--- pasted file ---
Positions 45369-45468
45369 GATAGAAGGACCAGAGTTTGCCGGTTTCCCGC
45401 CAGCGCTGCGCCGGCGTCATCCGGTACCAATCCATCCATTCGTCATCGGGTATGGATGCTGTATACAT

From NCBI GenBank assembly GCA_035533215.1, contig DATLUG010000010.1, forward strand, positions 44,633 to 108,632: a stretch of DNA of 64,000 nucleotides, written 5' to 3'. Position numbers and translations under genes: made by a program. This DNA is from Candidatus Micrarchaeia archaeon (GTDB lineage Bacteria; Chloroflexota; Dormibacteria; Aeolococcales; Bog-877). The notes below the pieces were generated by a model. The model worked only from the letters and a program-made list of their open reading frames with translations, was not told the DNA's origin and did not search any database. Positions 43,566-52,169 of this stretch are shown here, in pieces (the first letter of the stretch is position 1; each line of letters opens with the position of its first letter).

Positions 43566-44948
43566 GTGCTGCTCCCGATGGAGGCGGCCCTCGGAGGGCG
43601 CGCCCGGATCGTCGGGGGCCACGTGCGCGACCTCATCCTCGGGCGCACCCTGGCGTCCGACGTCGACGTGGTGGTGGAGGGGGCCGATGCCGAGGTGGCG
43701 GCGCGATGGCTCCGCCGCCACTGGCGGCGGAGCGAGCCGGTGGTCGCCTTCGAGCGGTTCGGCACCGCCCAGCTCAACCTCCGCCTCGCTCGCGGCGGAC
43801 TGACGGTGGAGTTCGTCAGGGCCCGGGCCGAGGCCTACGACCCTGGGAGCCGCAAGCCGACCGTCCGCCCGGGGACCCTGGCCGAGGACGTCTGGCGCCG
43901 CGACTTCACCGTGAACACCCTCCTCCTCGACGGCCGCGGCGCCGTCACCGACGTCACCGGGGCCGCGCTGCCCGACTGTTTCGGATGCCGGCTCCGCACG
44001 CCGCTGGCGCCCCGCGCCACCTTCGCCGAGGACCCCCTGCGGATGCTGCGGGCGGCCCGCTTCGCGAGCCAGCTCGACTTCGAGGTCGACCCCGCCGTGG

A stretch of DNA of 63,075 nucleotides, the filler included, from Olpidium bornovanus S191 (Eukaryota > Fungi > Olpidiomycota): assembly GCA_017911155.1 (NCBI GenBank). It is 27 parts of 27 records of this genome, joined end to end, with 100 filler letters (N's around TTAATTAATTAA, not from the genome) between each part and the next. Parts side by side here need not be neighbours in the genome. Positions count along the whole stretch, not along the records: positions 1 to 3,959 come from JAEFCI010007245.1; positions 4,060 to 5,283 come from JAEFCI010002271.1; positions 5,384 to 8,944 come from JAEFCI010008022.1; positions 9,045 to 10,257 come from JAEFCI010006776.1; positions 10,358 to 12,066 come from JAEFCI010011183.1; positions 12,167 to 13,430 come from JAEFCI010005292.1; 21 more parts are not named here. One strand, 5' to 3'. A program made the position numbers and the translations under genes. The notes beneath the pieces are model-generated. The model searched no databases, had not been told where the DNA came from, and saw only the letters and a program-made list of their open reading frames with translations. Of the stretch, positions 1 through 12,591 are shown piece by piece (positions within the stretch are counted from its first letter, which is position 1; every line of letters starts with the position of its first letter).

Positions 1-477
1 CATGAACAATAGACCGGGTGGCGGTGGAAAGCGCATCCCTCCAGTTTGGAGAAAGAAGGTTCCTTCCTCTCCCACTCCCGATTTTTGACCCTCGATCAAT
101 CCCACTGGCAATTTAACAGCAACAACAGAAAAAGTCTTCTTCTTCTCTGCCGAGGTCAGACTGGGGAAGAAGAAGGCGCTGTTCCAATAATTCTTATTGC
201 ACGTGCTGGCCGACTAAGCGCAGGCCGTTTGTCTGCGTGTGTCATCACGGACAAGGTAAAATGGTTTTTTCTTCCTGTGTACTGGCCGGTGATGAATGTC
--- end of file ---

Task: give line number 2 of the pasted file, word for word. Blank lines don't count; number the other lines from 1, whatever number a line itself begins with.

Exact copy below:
45369 GATAGAAGGACCAGAGTTTGCCGGTTTCCCGC